LULU GARCIA-NAVARRO, HOST:
Spacesuit design has come a long way in the 50 years since Neil Armstrong became the first person to set foot on the moon, yet Armstrong's iconic apparel continues to capture the imagination and influence what astronauts are wearing in space today. Chloe Veltman from member station KQED reports.
CHLOE VELTMAN, BYLINE: A 1970 NASA documentary captures the voices of the seamstresses who painstakingly sewed together the spacesuit that put the first man on the moon.
(SOUNDBITE OF DOCUMENTARY, "APOLLO MOON SUIT: DEMONSTRATION OF FUNCTIONING AND MANUFACTURING")
UNIDENTIFIED PERSON #1: I think I'd like to go into space, and I'd like to wear our own suit that we make. I think I can depend on it.
VELTMAN: Neil Armstrong's spacesuit with its white marshmallow-like coveralls and gold-fronted fishbowl-shaped helmet has been slowly deteriorating in the 50 years since it was made, says Smithsonian's spacesuit curator Cathleen Lewis.
CATHLEEN LEWIS: The materials from which the suit was made were not expected to last much longer than the Apollo mission itself.
VELTMAN: But its near-mythic status has persisted in the intervening decades.
TV personality Adam Savage commissioned a reproduction of Armstrong's suit. Here he is talking about it on the popular science and technology website Tested.
(SOUNDBITE OF ARCHIVED RECORDING)
ADAM SAVAGE: I am standing next to the ur-spacesuit (ph), the OG. This is what my brain thinks of when I think of spacesuit.
VELTMAN: The Apollo 11 suit is also one of the most reproduced images in all of photographic history, and its bulky contours have been riffed on countless times in pop culture. Just think of movies like "The Toy Story" franchise...
(SOUNDBITE OF FILM, "TOY STORY")
TIM ALLEN: (As Buzz Lightyear) Buzz Lightyear to Star Command. Come in, Star Command.
VELTMAN: The Smithsonian's Cathleen Lewis says Armstrong's spacesuit was essential to the success of the Apollo 11 mission.
LEWIS: Without that suit, Neil Armstrong could not have made that one small step for man and stepped down out of the lunar module.
VELTMAN: That's because the suit itself represents such a giant leap in engineering and design, says Nicholas De Monchaux. He's a professor of architecture design and new media at the University of California, Berkeley and the author of the book "Spacesuit: Fashioning Apollo."
NICHOLAS DE MONCHAUX: The Apollo suit, for the very first time, had to be a suit in which you could literally walk around, bend over, do all kinds of work on the surface of the moon.
VELTMAN: De Monchaux says the Apollo suit was safer, more durable and allowed greater mobility than its predecessors in the harsh zero-gravity conditions of space.
DE MONCHAUX: The suit had 21 different layers of fabric literally layered together like the human skin.
VELTMAN: At the Chabot Space and Science Center in Oakland, Calif., Astronomer Gerald McKeegan shows me samples of some of these layers.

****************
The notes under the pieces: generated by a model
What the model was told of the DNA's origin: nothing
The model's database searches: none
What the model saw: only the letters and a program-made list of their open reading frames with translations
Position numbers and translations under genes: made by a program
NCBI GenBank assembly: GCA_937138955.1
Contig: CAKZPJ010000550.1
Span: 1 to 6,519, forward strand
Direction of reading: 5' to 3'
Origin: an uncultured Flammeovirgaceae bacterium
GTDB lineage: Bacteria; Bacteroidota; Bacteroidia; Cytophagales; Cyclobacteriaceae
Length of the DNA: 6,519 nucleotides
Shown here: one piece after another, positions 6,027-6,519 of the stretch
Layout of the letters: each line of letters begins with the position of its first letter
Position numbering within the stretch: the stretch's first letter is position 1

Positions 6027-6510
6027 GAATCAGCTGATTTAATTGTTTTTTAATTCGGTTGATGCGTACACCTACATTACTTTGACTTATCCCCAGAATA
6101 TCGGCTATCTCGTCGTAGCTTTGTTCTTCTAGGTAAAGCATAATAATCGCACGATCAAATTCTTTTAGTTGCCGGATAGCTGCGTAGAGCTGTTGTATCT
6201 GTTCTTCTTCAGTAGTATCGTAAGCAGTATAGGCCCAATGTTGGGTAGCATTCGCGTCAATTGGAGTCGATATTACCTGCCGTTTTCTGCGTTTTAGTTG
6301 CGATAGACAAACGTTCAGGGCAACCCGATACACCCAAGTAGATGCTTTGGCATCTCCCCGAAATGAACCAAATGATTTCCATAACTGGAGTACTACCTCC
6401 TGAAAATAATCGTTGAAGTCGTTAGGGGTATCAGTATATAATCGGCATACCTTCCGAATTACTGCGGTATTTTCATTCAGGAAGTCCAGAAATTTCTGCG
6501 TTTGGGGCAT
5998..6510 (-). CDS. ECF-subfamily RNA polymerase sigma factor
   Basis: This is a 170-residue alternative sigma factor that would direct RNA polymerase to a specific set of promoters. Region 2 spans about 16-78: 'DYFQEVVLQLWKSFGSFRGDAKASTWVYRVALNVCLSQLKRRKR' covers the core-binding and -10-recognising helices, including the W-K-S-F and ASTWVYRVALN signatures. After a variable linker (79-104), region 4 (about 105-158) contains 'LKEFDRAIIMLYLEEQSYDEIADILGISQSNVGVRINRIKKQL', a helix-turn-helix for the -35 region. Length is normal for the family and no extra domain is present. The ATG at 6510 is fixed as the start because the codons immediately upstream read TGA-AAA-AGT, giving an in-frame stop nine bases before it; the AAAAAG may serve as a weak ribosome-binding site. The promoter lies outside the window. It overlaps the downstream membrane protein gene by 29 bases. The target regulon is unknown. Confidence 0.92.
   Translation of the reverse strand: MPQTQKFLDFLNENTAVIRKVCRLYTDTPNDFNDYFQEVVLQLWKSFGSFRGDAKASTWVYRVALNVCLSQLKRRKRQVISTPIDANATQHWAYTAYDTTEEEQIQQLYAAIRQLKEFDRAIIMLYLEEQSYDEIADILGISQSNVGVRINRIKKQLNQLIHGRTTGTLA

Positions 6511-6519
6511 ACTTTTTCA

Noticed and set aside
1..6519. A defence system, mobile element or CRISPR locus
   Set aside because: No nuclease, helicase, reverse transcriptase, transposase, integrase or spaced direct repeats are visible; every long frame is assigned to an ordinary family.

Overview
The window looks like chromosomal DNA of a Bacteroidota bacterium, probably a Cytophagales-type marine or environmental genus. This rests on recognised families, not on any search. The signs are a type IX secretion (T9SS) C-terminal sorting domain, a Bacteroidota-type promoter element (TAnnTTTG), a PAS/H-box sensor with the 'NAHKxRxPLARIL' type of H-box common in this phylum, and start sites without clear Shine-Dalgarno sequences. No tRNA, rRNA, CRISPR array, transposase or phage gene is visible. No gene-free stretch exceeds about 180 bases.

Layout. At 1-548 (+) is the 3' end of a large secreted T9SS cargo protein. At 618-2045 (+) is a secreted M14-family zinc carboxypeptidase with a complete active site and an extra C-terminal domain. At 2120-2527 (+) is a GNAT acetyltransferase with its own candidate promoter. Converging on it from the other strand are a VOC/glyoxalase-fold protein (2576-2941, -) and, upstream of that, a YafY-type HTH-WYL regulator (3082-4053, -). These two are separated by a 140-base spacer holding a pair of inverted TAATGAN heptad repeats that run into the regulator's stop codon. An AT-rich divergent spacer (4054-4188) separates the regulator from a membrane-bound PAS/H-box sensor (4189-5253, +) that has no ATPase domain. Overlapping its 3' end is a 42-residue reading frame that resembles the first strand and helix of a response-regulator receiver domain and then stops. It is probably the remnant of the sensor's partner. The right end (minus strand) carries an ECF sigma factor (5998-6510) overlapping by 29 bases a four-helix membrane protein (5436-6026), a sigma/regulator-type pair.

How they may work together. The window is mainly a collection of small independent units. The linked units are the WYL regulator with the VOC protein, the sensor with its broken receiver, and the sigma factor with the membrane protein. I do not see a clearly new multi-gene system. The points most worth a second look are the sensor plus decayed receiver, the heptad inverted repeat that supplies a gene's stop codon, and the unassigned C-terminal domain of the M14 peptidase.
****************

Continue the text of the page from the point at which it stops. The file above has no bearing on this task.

GERALD MCKEEGAN: This is what the interior of it looks like.
VELTMAN: The materials are crinkly and super light. They look like flimsy sheets of silver tin foil. McKeegan tells me they're actually made of aluminum coated mylar - a type of plastic film which acts as a barrier against heat.
MCKEEGAN: So these were extremely efficient at keeping the astronauts cool inside. It could be 200 degrees on the outside and 75 degrees on the inside.
VELTMAN: Spacesuits today still more or less look the same from the outside as they did in 1969. And they used some similar technologies, like layers that regulate body temperature. But they've also evolved a great deal since the first moon landing. Neil Armstrong's was a soft-shelled, custom-tailored one-piece affair.
NASA's spacesuit engineer Amy Ross says today's suits, which have been in place since the start of the shuttle program, come with a hard upper torso and in different sized modular parts so anyone can wear them no matter their size or gender.
AMY ROSS: I just build small, medium, large and extra large and make sure that all the different folks, male or female, who might be getting the suits in those sizes can do their job in that size.
VELTMAN: Ross also says today's fabrics have changed. For example, they include natural fibers once thought of as too flammable. She says NASA has upped its metal game too.
ROSS: We used to be focused on aluminum, then stainless steel. And now we're trying to use more titanium. It's stronger. It's lighter.
VELTMAN: And NASA is also working on giving the spacewalking astronauts more autonomy and access to information such as navigation.
ROSS: And, unfortunately, it’s not as easy as, you know, velcroing your cell phone to your helmet (laughter).
VELTMAN: The commercial space programs of companies like Boeing and Space X are now taking the space suit in a more fashionable direction to the delight of the media.
(SOUNDBITE OF ARCHIVED RECORDING)
UNIDENTIFIED PERSON #2: Definitely a much more sleeker design.
UNIDENTIFIED PERSON #3: I love it. I honestly thought it was, like, a new Power Ranger.
VELTMAN: That was the CBS TV station WCCO in Minnesota. But these efforts have, so far, been mostly focused on suits that can only be used inside spacecraft. They couldn't withstand the hazards outside - the extreme temperatures and flying debris that working astronauts encounter when they step out into the void of deep space. For now, bulky, white coveralls, helmets and backpacks, really refined versions of the Apollo suit, are what's needed to kick up moon dust once again.
For NPR News, I'm Chloe Veltman.
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